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Hook them to books young

Eleven-year-old Rishika Basu of Calcutta International School reads out from a novel that she has just started to write. Her descriptions are vivid and imaginative.

“I started writing during my summer vacations. Whenever I get bored, I take to writing,” she told the audience at Starmark bookstore in South City Mall on July 8.

Rishika loves to read, too, and that inspired her to write. She, along with many other children between eight and 12 years old, will be able to express their creativity at workshops organised by Beyond Textbooks, in association with Tin Can, from July 23 to the last week of August.

The project, formally launched at Starmark, aims at encouraging children to read and lose themselves in the wonderful world of fiction. Ten workshops will be held at the South City International School, where kids will be encouraged to write their own stories, act in plays and create their own music. Children from other schools are also invited to join in.

“We cannot inculcate the reading habit in kids overnight. Our challenge is to excite a child enough, so that he is compelled to pick up a book and read,” said Mona Sengupta, a core team member of the project. “We will be taking the help of theatre in the workshops to bring children closer to literature. The kids will be asked to write their own stories, change the endings of some famous tales and even write scripts.”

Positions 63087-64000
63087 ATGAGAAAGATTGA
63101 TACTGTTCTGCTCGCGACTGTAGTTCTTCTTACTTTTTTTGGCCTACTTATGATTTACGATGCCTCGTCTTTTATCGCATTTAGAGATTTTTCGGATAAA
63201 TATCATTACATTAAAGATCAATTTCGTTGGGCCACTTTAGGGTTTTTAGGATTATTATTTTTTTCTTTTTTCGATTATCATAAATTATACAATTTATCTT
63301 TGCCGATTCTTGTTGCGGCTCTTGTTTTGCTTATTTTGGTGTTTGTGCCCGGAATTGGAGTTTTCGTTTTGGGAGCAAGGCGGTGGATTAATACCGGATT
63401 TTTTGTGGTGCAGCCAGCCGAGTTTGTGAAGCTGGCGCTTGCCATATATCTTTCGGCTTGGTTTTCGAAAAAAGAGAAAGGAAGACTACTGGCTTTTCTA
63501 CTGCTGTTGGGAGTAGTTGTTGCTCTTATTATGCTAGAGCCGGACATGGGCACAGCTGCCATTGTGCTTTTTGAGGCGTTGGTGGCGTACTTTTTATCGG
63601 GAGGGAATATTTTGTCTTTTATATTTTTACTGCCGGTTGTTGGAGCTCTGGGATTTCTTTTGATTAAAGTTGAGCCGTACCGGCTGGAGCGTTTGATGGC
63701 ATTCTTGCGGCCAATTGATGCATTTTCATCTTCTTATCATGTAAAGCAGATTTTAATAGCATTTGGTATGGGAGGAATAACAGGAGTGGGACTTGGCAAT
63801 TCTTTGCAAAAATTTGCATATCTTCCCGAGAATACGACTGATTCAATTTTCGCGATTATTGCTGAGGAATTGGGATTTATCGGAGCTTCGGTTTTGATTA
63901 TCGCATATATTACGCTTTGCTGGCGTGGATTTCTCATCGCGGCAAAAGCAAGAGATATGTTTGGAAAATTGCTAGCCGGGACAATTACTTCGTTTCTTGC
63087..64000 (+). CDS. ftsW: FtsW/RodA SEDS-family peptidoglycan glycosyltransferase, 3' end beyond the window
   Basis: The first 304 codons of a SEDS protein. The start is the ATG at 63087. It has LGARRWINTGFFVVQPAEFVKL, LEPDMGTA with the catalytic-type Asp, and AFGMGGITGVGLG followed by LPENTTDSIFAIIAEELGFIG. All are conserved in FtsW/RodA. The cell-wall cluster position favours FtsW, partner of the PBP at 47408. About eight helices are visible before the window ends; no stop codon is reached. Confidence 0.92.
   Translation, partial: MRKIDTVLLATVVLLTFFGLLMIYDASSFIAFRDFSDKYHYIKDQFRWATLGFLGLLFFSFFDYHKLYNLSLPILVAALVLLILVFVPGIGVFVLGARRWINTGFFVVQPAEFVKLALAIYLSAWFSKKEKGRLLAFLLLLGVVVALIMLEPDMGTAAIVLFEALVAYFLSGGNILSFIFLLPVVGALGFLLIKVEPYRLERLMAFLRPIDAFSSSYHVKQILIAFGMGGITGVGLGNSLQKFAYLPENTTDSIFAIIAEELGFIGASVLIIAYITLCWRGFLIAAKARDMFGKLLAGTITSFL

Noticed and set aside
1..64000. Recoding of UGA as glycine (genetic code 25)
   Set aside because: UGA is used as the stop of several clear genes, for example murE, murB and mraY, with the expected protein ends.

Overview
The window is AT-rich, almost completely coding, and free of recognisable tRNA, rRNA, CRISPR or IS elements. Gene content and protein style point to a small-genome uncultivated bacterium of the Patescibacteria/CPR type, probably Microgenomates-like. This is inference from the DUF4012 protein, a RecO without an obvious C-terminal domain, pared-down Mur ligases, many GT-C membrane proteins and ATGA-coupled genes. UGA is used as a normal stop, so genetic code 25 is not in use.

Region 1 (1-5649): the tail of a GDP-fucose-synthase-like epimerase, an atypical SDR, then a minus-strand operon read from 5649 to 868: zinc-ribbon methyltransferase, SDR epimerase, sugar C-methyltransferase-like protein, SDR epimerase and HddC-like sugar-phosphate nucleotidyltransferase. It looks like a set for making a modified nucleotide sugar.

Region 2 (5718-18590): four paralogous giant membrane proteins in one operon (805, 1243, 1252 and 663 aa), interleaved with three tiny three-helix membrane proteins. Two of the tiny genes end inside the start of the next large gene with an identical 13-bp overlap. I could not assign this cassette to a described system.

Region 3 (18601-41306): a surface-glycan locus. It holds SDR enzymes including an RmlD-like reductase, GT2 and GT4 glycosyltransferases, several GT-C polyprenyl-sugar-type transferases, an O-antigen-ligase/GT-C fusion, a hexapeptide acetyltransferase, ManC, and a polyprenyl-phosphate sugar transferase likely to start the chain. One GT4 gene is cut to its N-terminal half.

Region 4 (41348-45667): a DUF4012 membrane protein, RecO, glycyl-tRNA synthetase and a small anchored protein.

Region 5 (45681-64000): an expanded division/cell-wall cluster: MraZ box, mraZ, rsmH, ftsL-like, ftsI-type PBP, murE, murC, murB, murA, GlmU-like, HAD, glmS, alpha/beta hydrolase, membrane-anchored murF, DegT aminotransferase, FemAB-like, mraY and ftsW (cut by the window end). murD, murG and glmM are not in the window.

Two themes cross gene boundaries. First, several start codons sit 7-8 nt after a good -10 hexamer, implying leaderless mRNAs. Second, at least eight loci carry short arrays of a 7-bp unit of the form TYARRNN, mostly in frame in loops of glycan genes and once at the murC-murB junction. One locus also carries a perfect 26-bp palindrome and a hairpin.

The workshops will culminate in a play staged by the participants. “We also aim to build a child’s vocabulary, confidence, concentration and team spirit,” said Sengupta.

The launch also saw a panel discussion in which the participants included Anindita Ray, the academic coordinator of South Point School, Anjum Katyal, writer and the former chief editor of Seagull Books, Ayesha Das, educationist and teacher-trainer, Barun Chanda, actor and writer, Bedabrato Pain, a Nasa scientist and filmmaker and Rimi B. Chatterjee, a novelist and teacher at Jadavpur University.

Chanda related how his grandmother was a fabulous storyteller and introduced him to the world of literature. He, in turn, would enact parts as he read stories to his son. This way, his son too began liking books.

Ray claimed that at the middle and high school levels, few children read anything.

“A child should be asked to read loudly in class,” she said. Pain, on the other hand, felt that the kids needed to challenge this education system.

Chatterjee felt making children come out of their shells and learn to communicate was of paramount importance.

“Tell them stories all the time. Get them hooked on a book. That’s the only way to get them initiated,” she said.

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